In 2003, 51% of the US population was female and more than 25% of the population was from a minority group under-represented in science: African Americans, Latinos and Native Americans. Women earned well over one-third of the science and engineering doctorates awarded in 2003�04 and African American and Latino doctorates have steadily increased during the past ten years (see Tables 1 and 2).Beyond the glass ceilingBeyond the glass ceilingBut women hold fewer than one-third of all science and engineering faculty posts, and just 18% of full professorships. For minorities, the numbers are below 10% and 6.7%, respectively. When the numbers are dissected at the disciplinary level, many fields find they are doing far worse in hiring talented women and minorities than should be expected, given the numbers of doctorates they award to those groups (see Table 3). Although many ‘diversity in science’ programmes have been in place for more than 30 years, the faculty in most US academic science departments has remained overwhelmingly white and male.Beyond the glass ceilingThe numbers show that not only are women having a hard time reaching parity in the hiring process, but that they continue to struggle for parity at all levels of success such as making tenure, advancing to administrative positions, and gaining national recognition for scientific achievements. These numbers also send a striking message to the next generation.” think young women looking at the PhD-to-faculty transition are being more pragmatic, looking down the road and saying, ‘I don’t want to beat my head against a wall for the next 20 years,'” says Donna Dean, president of the association for Women in Science (AWIS) in Washington DC. The AWIS began in 1971 to help women succeed at the mid-career stage. Dean says the focus has shifted to earlier stages, to recognize that women fight an uphill battle from the minute they earn their doctorates.Women and minorities must both deal with implicit bias, a problem that is well-documented in the social-science literature, but one that has garnered little attention from the science sector until recently. Dean describes the problem of implicit bias in these terms: “People are most comfortable with people who think and look like themselves.”This type of bias cuts across all divides and has been shown to affect everything from basketball refereeing calls to hiring practices. In addition, a strong gender bias has been found in workplace scenarios, with both men and women consistently overrating men and underrating women in job qualifications (see Virginia Valian’s chapter in Why Aren’t More Women in Science? (eds S. J. Ceci and W. M. Williams); American Psychological Association Press, 2006).Bias cuts”When you have homogenous, privileged groups it is hard for them to see that their decisions are inhibiting their excellence,” says Meg Urry, an astrophysicist and the first woman to chair the physics department at Yale University. Most scientists think they operate in a meritocracy, rewarding excellent research irrespective of colour or gender lines. But the data show that is simply not the case, says Urry. And many scientists, she says, are “unaware of that data and unaware that they have internal biases”.

Beyond the glass ceiling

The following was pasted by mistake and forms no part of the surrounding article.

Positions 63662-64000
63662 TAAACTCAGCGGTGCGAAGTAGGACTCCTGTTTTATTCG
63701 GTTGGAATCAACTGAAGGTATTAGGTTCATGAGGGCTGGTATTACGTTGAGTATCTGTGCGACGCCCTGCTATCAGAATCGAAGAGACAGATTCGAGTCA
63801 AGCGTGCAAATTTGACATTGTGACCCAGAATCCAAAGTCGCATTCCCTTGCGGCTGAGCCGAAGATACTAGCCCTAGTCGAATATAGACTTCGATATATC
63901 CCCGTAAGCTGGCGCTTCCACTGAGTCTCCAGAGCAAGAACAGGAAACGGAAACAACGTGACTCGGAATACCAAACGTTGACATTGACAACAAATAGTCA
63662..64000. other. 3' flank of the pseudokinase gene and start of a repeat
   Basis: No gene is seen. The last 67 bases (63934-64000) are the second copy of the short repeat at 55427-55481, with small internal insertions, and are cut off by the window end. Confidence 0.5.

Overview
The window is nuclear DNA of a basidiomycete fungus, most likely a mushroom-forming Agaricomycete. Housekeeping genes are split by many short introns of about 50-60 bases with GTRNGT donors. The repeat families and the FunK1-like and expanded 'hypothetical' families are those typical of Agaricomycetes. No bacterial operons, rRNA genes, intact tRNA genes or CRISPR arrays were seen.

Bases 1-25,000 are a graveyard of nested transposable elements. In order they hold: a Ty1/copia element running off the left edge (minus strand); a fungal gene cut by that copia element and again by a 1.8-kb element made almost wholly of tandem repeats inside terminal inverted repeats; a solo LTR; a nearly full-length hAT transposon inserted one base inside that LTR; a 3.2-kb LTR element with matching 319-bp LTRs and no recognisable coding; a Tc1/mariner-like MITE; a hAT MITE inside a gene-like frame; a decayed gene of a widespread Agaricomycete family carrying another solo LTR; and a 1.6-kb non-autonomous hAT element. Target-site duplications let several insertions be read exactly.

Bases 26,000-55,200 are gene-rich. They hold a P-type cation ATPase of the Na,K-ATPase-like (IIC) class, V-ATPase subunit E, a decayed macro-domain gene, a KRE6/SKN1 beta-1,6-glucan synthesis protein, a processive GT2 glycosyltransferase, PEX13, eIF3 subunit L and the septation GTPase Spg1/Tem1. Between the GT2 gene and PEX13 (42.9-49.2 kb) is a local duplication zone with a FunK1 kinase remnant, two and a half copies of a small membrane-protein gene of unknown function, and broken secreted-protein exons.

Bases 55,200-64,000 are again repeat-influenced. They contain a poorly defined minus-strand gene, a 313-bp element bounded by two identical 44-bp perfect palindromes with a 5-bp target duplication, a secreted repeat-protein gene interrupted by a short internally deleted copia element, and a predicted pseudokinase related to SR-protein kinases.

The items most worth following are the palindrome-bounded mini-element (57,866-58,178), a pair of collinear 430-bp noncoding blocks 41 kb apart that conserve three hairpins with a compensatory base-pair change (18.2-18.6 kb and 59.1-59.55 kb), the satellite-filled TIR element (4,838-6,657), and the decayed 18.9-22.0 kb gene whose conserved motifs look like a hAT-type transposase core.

Women remain under-represented at the higher end of the academic scale.To change that, several groups have begun highlighting research on bias at workshops for different science disciplines. Chemists are leading the way with the help of the Committee on the Advancement of Women Chemists based in Eugene, Oregon, by holding a workshop last year for 55 chairs from the top chemistry departments around the country (see ‘Chemistry case study’).Programmes to recruit and retain university minority students in science have made steady, if small, improvements. The numbers of science bachelor’s degrees awarded to minority students, about 16% of the total, is now commensurate with the number of minorities enrolled in university. The number of African American and Latino science doctorates have increased about 20% during the past ten years.”I’m encouraged by the numbers of kids at the beginning of the pipeline,” says Velasco. “But my worry is that these kids will want to go into academia and find their opportunities are limited there.”For minorities, their small numbers mean that feelings of isolation begin early and are likely to persist throughout a career (see ‘A political hot potato’). Many under-represented minority students come from disadvantaged backgrounds that make both financial concerns and extended family responsibilities rise to the top of the priority list when they consider a career move.Isiah Warner, a chemist at Louisiana State University in Baton Rouge, has overseen the 15-year transformation of that department into the top producer of African American chemistry PhDs. But, he notes, financial realities and the unfriendly climate of academia conspire to lure a huge portion of those students directly into industry positions.”They see me work 8�12 hours a day, seven days a week for a job that pays only two-thirds of your salary, meanwhile you have to hustle the other third of your salary and grant money constantly,” says Warner. That’s compared with an industry job offering a $90,000 salary out of graduate school and a 40-hour work week. “Which would you choose?” he asks.At the annual meeting of the National Organization for the advancement of Black Chemists and Chemical Engineers (NOBCChE), recruiters from industry make contacts with promising graduates as early as the third year of graduate school. Students who continue in academia are the rare, passionate few, says Warner.He and Velasco both say it is imperative that senior academic scientists do a better job of presenting the positive aspects of academia, including intellectual freedom and flexibility, and ultimately higher salaries and stability. The national meetings of NOBCChE and the Society for the Advancement of Chicanos and Native Americans in Science (SACNAS) give senior scientists the chance to mentor students across campus borders. They also fend off feelings of isolation and foster networking and professional development.Diversity leaders say that if members of faculty search committees were to talent spot at these meetings like industry recruiters, they would see that, despite myths to the contrary, there are enough women or minority candidates to go around. NOBCChE meetings attract 600 students and SACNAS 1,000, with ever-increasing numbers of postdocs as well. Urry notes that some departments have been creative in attracting under-represented candidates in the same years that other departments claim there’s a shortage.”Some people understand how to do it by beating the bushes, being very aggressive, and paying attention to these biases,” says Urry. “You are sitting on a search committee, not a sit-and-wait-for-it-to-come-over-the-transom committee.” Academic departments should recruit at meetings, offer incentives to match industry, and let go of the sacrosanct ‘open search’ ideology that relies on job ads alone, says Urry. Departments should also consider how they can harness talent by employing the husbands and wives of staff members, catching available talent outside a full-scale search, or by doing broad-based searches and cluster hires of two or three female or minority candidates.Urry says she often hears search-committee members say that they must hire a particular specialist because the department’s students demand that expertise. “If your students are 25% minority and 50% female,” she asks, “don’t you think they demand professors who look like them?”Chemistry case studyChemistry as a field has made some progress towards retaining talented women and minority chemists in the academic ranks. Still, although women gain roughly a third of chemistry doctorates, they hold only 13% of chemistry faculty positions.In January 2006, the National Science Foundation, the Department of Energy, the National Institutes of Health and chemistry leaders sponsored a workshop in which 55 chairs from the top-ranked departments around the country gathered to face the problem and take action to address it. The workshop highlighted research on implicit bias and on issues affecting women’s ability to succeed in academia.Before the workshop, when participants were asked why women were not being recruited, hired and retained in their departments, the participants blamed factors largely beyond their control: too few women in the applicant pool, losing females to other departments and no money for recruiting both members of a couple. After the training on implicit bias, participants were more likely to admit to a lack of commitment or downright opposition to hiring female faculty members, says Geraldine Richmond, a chemist at the University of Oregon in Eugene who is evaluating the workshop’s impact.Participants left with a commitment to implement at least two items within their departments or institutions, such as doubling the number of female applicants in the next faculty search, or advocating subsidized childcare. And the participants agreed to evaluate the effectiveness of their efforts in the future.Physics and geosciences have followed suit with their own gender-equity workshops. Chemistry leaders are now planning a workshop to address the lack of minority faculty members, with the goal of encouraging departments to cultivate at least one minority faculty candidate in the next five years.Biological sciences, which have similar gender imbalances, could learn from other disciplines’ scientific approach and evaluation of the issue, says Donna Dean of the Association for Women in Science in Washington DC. She notes that the funding agencies for biomedical research have “not stepped up to the plate in paying attention to the changing demographics and what’s happening to PhDs as they move into faculty positions”.Kendall PowellA political hot potatoOne of the obstacles facing minority biomedical scientists could be the way US government funding is distributed through the National Institute of General Medical Sciences (NIGMS) in Bethesda, Maryland. Its Division of Minority Opportunities in Research (MORE) is the largest funder of minority programmes through the National Institutes of Health and has greatly influenced the upward trend of minority PhD numbers. But progress in diversifying faculty has been disappointing or nonexistent, according to Jeremy Berg, director of the NIGMS.In 2005, MORE was jolted by a working group’s report that, although almost 60% of MORE’s budget was going to programmes at minority-serving institutions, more than 70% of minority students are receiving their BS degrees from majority institutions. Even though the topic was a “political hot potato”, says working group co-chair Virginia Zakian, a molecular biologist at Princeton University in New Jersey, the group recommended that the MORE budget should more closely reflect the realities of where minority students are educated.Berg, however, says that it would be a mistake to shift MORE money away from minority-serving institutions towards others that have significantly more resources. Instead, he and the NIGMS are considering how best to restructure MORE programmes so that they not only encourage minority students to take PhDs, but also see them through to faculty positions.Berg says the best way to do that is to make changes to programmes at the institutional level, such as the NIGMS’ T32 student training grants which stipulate that the receiving department must have a diversity programme in place. Also, says Berg, there should be partnerships between undergraduate universities and top-tier graduate programmes to ensure that minority PhD students aren’t starting off at a disadvantage in the academic career track.Although Berg and Zakian may disagree on how to get there, they agree wholeheartedly that diversifying the biomedical faculty is vital. “This is not an issue of social justice or equal opportunity,” says Berg. “The biomedical workforce is much weaker than we need it to be and student diversity is [outstripping] faculty diversity.”Kendall Powell